Many adults are at risk for pneumococcal disease (pneumonia). Learn more below and then talk to your healthcare provider to make sure you’re up to date on these and other recommended vaccines!
What is it?
Pneumonia is an infection of the lungs that can cause mild to severe illness in people of all ages.*
Why is it important?
Anyone can get pneumococcal disease, but some people are at increased risk. Being a certain age (over age 65) or having certain medical conditions (including people with diabetes, heart, lung, kidney disease, and people who use tobacco product) can increase a person’s risk for pneumococcal disease. Vaccines are the best way to prevent pneumococcal disease!*
What types of vaccine are there?
Two vaccines help to prevent pneumococcal disease:
- PCV13 (pneumococcal conjugate vaccine) – Prevnar13
- PPSV23 (pneumococcal polysaccharide vaccine) – Pneumovax23
PCV13 protects against 13 strains of pneumococcal bacteria and PPSV23 protects against 23 strains of pneumococcal bacteria.*
Who should get it?
The CDC recommends pneumococcal vaccination for all children younger than 2 years old and all adults 65 years or older. People age 2-64 with certain medical conditions also need pneumococcal vaccines. Talk to your healthcare provider today to discuss which vaccine is appropriate for you!*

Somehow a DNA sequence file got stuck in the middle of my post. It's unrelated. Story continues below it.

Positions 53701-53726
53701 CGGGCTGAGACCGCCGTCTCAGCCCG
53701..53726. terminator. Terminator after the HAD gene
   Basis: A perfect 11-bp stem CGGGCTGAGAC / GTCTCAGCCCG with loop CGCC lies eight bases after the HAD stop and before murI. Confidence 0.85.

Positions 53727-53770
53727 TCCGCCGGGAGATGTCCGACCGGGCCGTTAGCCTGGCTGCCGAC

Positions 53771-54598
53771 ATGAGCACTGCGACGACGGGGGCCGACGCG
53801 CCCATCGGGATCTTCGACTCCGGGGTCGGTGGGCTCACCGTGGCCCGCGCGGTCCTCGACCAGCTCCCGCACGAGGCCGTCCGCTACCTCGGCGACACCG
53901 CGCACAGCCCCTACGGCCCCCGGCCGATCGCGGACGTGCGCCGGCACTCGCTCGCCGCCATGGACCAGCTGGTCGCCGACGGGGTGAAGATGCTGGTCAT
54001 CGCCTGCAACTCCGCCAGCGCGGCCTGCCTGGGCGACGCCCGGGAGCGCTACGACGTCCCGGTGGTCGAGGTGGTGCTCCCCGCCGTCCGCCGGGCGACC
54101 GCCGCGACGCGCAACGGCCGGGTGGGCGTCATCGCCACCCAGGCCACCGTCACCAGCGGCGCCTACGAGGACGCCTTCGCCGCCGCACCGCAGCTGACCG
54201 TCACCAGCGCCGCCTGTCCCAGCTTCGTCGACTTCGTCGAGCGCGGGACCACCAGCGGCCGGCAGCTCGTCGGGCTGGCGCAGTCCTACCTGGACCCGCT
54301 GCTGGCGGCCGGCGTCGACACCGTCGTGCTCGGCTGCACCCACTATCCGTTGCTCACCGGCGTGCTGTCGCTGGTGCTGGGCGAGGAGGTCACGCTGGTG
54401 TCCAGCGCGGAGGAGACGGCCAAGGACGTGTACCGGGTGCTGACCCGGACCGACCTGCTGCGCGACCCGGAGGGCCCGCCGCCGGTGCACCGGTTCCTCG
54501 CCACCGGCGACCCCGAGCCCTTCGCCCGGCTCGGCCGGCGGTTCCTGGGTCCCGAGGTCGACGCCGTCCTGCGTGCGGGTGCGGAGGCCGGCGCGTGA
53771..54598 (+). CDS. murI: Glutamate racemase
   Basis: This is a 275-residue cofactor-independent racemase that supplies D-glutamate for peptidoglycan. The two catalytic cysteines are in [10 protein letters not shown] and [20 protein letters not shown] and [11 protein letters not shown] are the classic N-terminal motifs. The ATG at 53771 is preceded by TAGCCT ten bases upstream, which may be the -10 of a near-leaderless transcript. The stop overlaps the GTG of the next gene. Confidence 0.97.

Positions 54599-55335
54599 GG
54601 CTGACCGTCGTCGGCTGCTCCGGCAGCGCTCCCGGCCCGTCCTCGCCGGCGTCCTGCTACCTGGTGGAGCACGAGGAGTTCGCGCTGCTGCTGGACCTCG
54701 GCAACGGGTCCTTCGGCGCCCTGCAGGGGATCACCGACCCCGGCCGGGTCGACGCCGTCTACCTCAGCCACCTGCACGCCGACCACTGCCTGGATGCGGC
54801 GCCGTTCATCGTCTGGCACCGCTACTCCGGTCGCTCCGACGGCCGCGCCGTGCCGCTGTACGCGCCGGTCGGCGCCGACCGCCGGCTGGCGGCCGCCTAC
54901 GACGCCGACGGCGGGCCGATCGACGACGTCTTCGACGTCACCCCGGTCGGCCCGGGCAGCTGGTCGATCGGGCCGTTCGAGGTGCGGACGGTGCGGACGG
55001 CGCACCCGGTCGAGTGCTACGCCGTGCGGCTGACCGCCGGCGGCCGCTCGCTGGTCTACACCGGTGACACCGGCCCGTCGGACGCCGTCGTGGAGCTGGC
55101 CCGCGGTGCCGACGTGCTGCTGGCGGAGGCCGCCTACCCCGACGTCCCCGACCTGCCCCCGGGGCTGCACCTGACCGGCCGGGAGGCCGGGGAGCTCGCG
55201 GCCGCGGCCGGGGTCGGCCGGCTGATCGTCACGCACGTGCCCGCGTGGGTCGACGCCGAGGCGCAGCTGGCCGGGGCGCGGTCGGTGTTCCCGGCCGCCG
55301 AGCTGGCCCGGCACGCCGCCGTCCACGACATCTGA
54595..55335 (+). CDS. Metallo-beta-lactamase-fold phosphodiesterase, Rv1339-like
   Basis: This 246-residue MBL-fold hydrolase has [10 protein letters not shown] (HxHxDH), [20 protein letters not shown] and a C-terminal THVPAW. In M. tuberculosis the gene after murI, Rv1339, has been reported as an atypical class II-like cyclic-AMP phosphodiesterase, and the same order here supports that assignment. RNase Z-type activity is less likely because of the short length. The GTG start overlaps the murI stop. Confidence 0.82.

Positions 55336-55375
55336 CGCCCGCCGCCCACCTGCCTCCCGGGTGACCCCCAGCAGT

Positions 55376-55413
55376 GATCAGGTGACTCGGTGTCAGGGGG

How often should I get it?
The CDC recommends PCV13 for all infants, administered in a series of 4 doses (1 dose at 2 months, 4 months, 6 months, and 12-15 months), and recommends a one-time dose of PPSV23 for all adults 65 years or older. However, additional doses of PCV13 and/or PPSV23 are recommended for individuals with certain medical conditions. Talk with your healthcare provider to determine whether you should receive additional doses of the pneumococcal vaccine.*
*Information on this page was referenced from CDC.gov.